posted on Jan, 15 2003 @ 08:05 PM
Shamanism is a word borrowed from the Siberian Tungus tribe, one of the first shamanic cultures to be studied. The office of Shaman is a unique one,
and is present in the history of every hunter/gatherer culture around the world. In tribal culture, the Shaman is the link between the people and the
worlds of the spirit, employing ecstatic trance states to travel to other dimensions. The Shaman is the priest, healer, magician, diviner, and the
mediator between the living and the ancestors.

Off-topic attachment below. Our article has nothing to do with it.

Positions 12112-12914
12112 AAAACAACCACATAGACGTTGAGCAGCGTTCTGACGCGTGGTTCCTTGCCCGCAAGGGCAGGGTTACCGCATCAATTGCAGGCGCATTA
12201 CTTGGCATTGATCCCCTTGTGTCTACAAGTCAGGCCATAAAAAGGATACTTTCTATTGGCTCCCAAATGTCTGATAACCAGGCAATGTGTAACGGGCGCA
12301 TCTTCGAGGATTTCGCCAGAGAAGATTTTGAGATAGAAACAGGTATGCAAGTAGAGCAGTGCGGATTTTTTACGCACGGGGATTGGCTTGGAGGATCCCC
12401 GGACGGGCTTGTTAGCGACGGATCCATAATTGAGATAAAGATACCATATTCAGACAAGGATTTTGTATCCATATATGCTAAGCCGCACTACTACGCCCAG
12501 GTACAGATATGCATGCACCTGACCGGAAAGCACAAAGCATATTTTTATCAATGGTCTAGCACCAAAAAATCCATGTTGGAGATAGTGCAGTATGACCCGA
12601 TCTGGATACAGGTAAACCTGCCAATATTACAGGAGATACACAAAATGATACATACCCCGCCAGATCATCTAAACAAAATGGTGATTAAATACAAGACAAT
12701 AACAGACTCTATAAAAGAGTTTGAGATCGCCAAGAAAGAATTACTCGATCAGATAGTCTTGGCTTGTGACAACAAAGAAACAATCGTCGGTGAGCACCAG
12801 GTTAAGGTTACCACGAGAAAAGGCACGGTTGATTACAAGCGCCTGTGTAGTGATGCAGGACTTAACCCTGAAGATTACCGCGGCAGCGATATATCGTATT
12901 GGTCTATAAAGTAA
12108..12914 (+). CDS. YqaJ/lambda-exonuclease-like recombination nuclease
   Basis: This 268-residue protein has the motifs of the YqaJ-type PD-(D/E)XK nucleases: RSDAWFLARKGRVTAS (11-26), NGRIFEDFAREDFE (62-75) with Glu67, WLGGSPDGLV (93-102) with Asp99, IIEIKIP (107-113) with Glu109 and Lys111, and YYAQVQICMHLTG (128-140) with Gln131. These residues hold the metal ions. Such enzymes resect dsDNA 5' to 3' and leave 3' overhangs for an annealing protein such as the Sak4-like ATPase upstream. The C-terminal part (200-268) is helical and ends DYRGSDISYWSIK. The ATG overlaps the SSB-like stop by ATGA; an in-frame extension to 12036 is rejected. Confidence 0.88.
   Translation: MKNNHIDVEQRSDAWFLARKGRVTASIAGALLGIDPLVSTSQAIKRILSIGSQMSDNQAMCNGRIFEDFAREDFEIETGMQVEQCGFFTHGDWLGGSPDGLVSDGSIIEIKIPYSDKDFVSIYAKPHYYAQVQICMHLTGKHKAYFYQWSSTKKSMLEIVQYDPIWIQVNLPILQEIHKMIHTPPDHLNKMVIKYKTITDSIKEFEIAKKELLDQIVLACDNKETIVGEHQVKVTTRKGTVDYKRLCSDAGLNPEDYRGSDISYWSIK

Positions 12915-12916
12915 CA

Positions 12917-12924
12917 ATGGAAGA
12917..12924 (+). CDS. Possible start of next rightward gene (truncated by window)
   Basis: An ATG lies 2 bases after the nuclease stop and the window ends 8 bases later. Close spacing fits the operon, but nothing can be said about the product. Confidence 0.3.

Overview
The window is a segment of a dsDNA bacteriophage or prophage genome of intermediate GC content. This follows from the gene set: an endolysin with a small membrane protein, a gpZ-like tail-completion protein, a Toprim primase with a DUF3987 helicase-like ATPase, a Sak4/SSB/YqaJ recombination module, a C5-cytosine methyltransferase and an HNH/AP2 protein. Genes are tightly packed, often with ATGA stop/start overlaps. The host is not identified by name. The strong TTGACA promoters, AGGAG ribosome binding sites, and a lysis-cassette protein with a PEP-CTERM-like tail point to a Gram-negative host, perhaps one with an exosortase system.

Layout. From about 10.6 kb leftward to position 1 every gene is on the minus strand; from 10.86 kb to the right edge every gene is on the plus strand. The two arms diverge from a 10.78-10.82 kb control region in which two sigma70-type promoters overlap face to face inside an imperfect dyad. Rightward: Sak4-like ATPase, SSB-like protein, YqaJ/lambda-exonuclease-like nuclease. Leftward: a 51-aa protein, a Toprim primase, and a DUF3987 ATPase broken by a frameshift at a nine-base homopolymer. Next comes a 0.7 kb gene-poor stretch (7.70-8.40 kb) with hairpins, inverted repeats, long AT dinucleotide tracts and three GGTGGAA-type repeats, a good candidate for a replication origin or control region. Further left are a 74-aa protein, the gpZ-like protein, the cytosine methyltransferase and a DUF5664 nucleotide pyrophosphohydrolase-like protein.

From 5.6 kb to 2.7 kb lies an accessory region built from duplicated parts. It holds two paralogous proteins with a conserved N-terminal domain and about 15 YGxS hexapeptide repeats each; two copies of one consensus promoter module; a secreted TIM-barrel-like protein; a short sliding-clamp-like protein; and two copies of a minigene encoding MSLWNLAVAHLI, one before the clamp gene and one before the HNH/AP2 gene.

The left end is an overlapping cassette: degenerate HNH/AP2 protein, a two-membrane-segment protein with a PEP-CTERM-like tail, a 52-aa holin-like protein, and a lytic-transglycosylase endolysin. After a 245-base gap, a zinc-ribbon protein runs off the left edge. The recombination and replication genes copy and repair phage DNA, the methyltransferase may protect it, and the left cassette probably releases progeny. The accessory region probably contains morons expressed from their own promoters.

The state of ecstatic trance is central to shamanic practice, and is achieved through various methods (and combinations of methods), including
self-hypnosis, hallucinogens, and repetitive drumming. Many of the major themes of religions- ascension to heaven, descent into the underworld, etc.,
are believed by anthropologists to have originated in shamanic practices.
One becomes a Shaman generally by heredity or selection, and through rigorous and sometimes difficult (even dangerous) training and initiation. Beware
of dubious claims of anyone offering high riced 'workshops' in idealized Native Shamanism- most shamanic traditions are practiced in secrecy and are
not available to outsiders or curiosity seekers. It is highly unlikely that a true initiate will go on the workshop circuit, and many tribal leaders
consider these to be exploitative and offensive.